The objectives of these interactive dramatic play presentations are for children:
- to be introduced to different kinds of people through gentle story telling activities
- to learn to play with identity and role through age appropriate creative play and drama activities
- to view themselves and others with acceptance and appreciation
Participants will have the opportunity to play-act various roles using masks and props from narrated gentle stories with a theme that emphasizes acceptance and appreciation of others. Some stories have a fantasy base or cultural mythological base, while others are situated in familiar settings such as a store or playground. Additional activities include mask-making and “drawing” stories of people.
2. Baby Snowflakes (ages 3-7) The story of how “Mama Cloud” and “Papa Cloud” send their baby snowflakes down to visit “Uncle Earth.” When “Mama” and Papa send their babies on their second trip (in the spring), the babies dress as raindrops, so they can “wake up” the sleeping flowers.
3. The Legend of the Isle of Light (ages 3-7) This fable, told in poetry form, tells the story of a mystical bird named “Lauralee.” The bird inspires the people and animals of different lands to come together to “laugh, play, and sing.”
4. The Creation of the Horse (ages 3-8) This tale, based on a Native American legend, tells how “Medicine Woman” calls upon the elements of the earth and sky to come together to create the first horse.
5. The Balls’ Grand Ball (ages 5-10) In this lively tale, all the balls gather at the “Grand Ball” to decide who is the “grandest ball of all” After the baseball, football, beach ball, eyeball, crystal ball, and many other balls boast about why they should be chosen, a mysterious stranger shows up and is bestowed the honor of “Grandest Ball of All.” Costumes, real balls and scripts combine for a real grand time.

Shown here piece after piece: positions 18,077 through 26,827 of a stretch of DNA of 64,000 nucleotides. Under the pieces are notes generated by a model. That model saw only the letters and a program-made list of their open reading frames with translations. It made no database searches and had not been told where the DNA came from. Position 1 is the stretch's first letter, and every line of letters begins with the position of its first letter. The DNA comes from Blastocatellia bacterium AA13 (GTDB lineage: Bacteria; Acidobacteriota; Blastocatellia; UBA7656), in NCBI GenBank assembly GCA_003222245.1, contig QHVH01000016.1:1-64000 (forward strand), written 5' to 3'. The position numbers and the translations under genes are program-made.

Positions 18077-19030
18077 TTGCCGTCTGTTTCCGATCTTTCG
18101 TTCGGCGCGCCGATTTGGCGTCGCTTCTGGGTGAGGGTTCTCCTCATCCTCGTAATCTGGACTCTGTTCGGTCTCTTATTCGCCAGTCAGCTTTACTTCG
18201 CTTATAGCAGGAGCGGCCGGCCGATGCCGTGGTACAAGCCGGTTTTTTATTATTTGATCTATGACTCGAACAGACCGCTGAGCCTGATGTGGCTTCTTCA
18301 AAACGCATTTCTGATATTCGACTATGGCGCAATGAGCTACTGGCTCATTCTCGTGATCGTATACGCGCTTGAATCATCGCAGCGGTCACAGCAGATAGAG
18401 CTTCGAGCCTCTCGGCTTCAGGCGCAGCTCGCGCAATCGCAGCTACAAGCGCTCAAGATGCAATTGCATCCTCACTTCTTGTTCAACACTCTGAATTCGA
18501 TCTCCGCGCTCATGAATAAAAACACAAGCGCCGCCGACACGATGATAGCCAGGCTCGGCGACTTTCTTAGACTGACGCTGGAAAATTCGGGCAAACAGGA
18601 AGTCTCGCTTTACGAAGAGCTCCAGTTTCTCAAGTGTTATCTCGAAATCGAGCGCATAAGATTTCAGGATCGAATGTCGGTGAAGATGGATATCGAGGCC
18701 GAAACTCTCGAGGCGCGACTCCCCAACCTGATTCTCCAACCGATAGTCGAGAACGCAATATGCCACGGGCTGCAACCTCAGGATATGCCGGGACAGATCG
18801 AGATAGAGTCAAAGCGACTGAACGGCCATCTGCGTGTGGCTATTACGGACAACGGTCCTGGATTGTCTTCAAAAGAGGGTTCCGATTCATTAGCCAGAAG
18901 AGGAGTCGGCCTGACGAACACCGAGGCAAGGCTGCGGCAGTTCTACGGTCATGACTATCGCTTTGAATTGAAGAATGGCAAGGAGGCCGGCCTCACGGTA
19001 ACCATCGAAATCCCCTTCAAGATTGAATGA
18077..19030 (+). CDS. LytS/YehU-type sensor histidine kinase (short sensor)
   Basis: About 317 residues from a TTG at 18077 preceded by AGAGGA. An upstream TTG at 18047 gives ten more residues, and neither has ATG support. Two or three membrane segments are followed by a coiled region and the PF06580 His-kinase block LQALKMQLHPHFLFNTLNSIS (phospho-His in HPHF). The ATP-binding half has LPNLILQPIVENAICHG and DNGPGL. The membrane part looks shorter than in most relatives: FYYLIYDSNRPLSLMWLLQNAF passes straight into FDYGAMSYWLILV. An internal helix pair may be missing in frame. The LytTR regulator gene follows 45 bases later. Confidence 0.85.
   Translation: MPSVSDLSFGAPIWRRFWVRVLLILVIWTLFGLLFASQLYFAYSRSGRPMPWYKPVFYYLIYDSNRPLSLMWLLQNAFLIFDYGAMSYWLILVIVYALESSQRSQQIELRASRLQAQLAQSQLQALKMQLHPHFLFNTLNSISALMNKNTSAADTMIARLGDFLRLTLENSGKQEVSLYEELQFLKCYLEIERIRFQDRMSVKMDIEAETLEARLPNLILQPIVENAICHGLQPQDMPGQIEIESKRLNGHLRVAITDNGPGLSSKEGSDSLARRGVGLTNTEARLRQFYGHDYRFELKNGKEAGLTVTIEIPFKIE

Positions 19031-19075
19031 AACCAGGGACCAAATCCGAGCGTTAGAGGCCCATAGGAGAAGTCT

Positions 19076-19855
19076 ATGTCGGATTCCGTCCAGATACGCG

Faces For Tots – Series 2 This series meets young audiences’ artistic, cognitive and emotional development needs in dealing with the issues of cultural differences, domestic violence and sexual abuse prevention as these issues relate to their lives. Very young children are often vulnerable to emotional trauma, abuse, and dangerous situations. Faces for Tots – Series 2 offers children coping, prevention and self-preservation skills on both practical and emotional levels.
1. Baby Birds (ages 4 to 10) This poignant story introduces six bird families living in one tree. Each bird family has its own way of dealing with life. The baby bird in a nest of angry adults laments, “I can’t come out of my shell because it’s too hot. My little wings will get burned and I won’t be able to fly right.” The other nests are too cold (uncommunicative), too wet (sad), too rough (in words and actions), and too confusing. The final nest was built “just right” by the “bluebirds of happiness.” The baby “bluebird of happiness” shares its secrets with all the other baby birds so they can make their nest homes happier and safer places. Interactive puppets make this program special for young children.
2. Quacking Ducks, Not Sitting Ducks (ages 4 to 10)
The story of how the baby ducks learn about boundaries and how the big ducks who are nice never try to cross them like the naughty big ducks do. When the naughty ducks try to cross the boundary line, the baby ducks learn to “quack,” run away, and tell a nice duck. They learn to not be “sitting ducks. Interactive puppets make the serious lessons memorable and fun.